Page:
The use of torch 10b is very similar to that of the first embodiment. The torch head 52b is lit, and flame and combustion products are directed rearwardly and thence downwardly through the open bottom of diverter 80. This creates an intense heating effect directly below the diverter for effective lap joint formation. Of course, during use the torch 10b is pulled along a pair of overlapped sections of roofing material, in order to establish a welded joint therebetween.

FIGS. 14-19 illustrate the construction and use of a third torch embodiment 10d in accordance with the invention. This embodiment is very similar to that shown in FIGS. 11-13, and again where identical structure or components are utilized in the two embodiments, the same reference numbers have been used with the addition of the letter "d" in connection with letter "b" reference numerals from the FIG. 10-13 embodiment, and with the addition of the letter "e" in connection with the letter "c" reference numerals from the FIG. 10-13 embodiment.

Specifically, the third embodiment includes the identical handle 12d, with a modified shoe element 14d. As illustrated, the torch head 52d is supported in a cantilever fashion on fixture 34d. As best seen in FIG. 15, the shoe element 14d includes a lower, generally flat wall section 36d together with an arcuate in cross section upper wall section 38d and an oblique forward wall 44d. The walls 36d, 38d are joined at apex 40d. An upright connector wall 42d extends between the walls 36d and 38d as best seen in FIG. 14. Rearwardly extension walls 36e, 38e are also provided, which are joined along apex 40e.

The torch 10d is equipped with rearmost flame diverter 94 positioned at least partially within the confines of shoe element 14d. The diverter 94 is in the form of a metallic body presenting an arcuate top wall 96, bottom wall 98, side wall 99 and upright end wall 100. The forward end of diverter 104 is open and is adjacent the outlet end of torch head 52d. A flame exit opening 102 is provided between top wall 96 and the upper extent of end wall 100, it will be observed that the opening 102 is positioned rearwardly of shoe top wall 38d. Additionally, a top wall extension 104 is secured to and extends rearwardly from the upper margin of end wall 100 in order to provide sliding support for a roofing material during use of the torch 10d. As best shown in FIG. 17, the bottom of diverter 94 is closed to prevent passage of flame downwardly.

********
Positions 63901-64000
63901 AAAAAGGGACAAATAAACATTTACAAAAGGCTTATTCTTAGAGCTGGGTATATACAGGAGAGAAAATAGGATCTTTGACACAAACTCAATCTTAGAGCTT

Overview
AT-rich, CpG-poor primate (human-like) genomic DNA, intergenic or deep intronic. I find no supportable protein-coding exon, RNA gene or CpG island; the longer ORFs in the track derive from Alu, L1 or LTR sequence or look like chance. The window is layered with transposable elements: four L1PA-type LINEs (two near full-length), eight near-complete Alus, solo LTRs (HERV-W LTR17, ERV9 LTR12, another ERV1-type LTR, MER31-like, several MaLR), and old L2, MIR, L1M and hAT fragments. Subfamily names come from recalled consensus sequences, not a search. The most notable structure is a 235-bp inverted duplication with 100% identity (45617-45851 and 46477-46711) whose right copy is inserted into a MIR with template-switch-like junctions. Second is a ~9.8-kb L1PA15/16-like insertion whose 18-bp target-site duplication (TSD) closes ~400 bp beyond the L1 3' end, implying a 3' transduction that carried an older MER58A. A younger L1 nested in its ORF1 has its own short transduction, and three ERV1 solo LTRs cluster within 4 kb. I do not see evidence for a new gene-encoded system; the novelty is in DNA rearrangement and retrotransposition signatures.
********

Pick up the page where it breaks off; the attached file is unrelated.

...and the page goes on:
The diverter 94 is maintained in position within shoe element 14d by means of bolt and nut assembly 106 passing through connector wall 32b and an appropriately located aperture in sidewall 99. As in the preceding embodiment a series of connection openings can be provided for adjusting the location of diverter 94 to expose greater or lesser amounts of opening 102.

The use of torch 10d is illustrated in FIGS. 18-19. As can be appreciated, the presence of diverter 94 serves to direct flame and combustion products upwardly through opening 102. This creates an intense heating effect directly above the diverter. As shown in FIGS. 18-19, the torch 10d is particularly useful for the application of base roofing material 108 directly to a metal deck 110 or other similar substrate. In particular, the torch is lit and shoe 14d is placed under the margin of material 108, and specifically with such margin lying on shoe wall 38d and extension wall 104. This ensures that flame and combustion products are directed upwardly directly against the margin material 108 for rapid heating thereof. The torch 10d is pulled in the direction of the arrow of FIG. 18 so as to successively heat sections of the material margin. As the torch is so moved, the heated material 108 is then attached by pressure roller or similar means to the underlying deck 110.